3 GW of potential solar capacity on San Francisco roofs

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19th century writer Mark Twain is often credited with saying that the coldest winter he ever spent was a summer in San Francisco. With the city’s odd weather patterns and intense summer fog, it may surprise many that San Francisco also hosts an excellent potential for rooftop PV.

Solar mapping provider Mapdwell reports that San Francisco has the potential to host 3 GW of high-yield rooftop solar, according to their latest mapping. This follows a similar study of New York City, where Mapdwell found over 11 GW of capacity across the city’s five boroughs.

This is a particularly high capacity for San Francisco, as the city covers only 47 square miles with a mere 850,000 inhabitants, one-tenth the population of New York. One factor may be that the city is less dense, however Mapdwell was not available to comment on their findings by press time.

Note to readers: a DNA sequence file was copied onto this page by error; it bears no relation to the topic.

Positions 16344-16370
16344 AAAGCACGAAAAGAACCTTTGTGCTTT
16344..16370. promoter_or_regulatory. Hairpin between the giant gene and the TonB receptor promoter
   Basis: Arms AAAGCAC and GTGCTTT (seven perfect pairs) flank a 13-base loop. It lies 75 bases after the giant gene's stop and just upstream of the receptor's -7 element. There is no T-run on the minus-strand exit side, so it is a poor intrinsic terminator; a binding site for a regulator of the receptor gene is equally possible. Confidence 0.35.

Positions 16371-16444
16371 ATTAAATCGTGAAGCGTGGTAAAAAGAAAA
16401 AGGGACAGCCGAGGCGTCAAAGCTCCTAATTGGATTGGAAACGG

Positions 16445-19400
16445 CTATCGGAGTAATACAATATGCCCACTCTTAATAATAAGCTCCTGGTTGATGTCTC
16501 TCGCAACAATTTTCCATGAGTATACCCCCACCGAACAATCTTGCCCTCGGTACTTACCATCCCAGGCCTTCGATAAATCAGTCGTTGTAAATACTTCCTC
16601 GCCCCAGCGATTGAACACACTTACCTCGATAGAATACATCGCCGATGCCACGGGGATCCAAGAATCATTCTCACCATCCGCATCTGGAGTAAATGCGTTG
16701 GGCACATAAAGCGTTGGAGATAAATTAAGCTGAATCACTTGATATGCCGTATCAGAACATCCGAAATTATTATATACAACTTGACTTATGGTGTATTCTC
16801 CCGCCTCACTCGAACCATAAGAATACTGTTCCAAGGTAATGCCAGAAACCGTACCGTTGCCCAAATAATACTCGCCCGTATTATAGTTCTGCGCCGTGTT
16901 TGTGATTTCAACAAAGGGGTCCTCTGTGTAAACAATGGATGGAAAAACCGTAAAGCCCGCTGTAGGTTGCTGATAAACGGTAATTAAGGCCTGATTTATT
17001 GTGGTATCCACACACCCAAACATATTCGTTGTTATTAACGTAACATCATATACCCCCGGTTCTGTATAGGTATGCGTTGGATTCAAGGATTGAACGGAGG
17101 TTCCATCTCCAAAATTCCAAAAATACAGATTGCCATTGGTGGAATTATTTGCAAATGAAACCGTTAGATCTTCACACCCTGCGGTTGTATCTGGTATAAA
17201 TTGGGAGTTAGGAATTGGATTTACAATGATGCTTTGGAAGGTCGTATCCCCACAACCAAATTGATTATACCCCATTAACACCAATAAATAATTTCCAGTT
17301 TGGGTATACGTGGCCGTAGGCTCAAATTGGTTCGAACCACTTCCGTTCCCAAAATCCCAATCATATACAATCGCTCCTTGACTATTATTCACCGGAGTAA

Neither San Francisco nor New York City offer the kinds of high capacity factors that PV plants in the Southwest, Texas and other regions offer. Based on Mapdwell’s numbers San Francsico’s 2.99 GW could generate 3.99 GWh annually, at an average capacity factor of 15%.

Solar is slightly less productive in New York, with 11.4 GW of capacity offering a potential of 13.3 GWh, for an average 13% capacity factor, or roughly half that of a typical utility-scale project in the desert Southwest.

Mapdwell’s maps of major cities provide property owners with individual assessment of their building’s potential, much like Google’s new Project Sunroof. The company’s tools were developed by a team at Massachusetts Institute of Technology, and Boston was one of the first cities that it mapped.

Similarly to Project Sunroof, Mapdwell also offers references to local installers, however its financial and incentive analysis does not include the inputs that Google’s project does. It does cover more geography. While Project Sunroof looks only at the Boston Metro area, San Francisco and Fresno, Mapdwell is already covering areas in the state of Oregon, Washtington D.C. and New York City.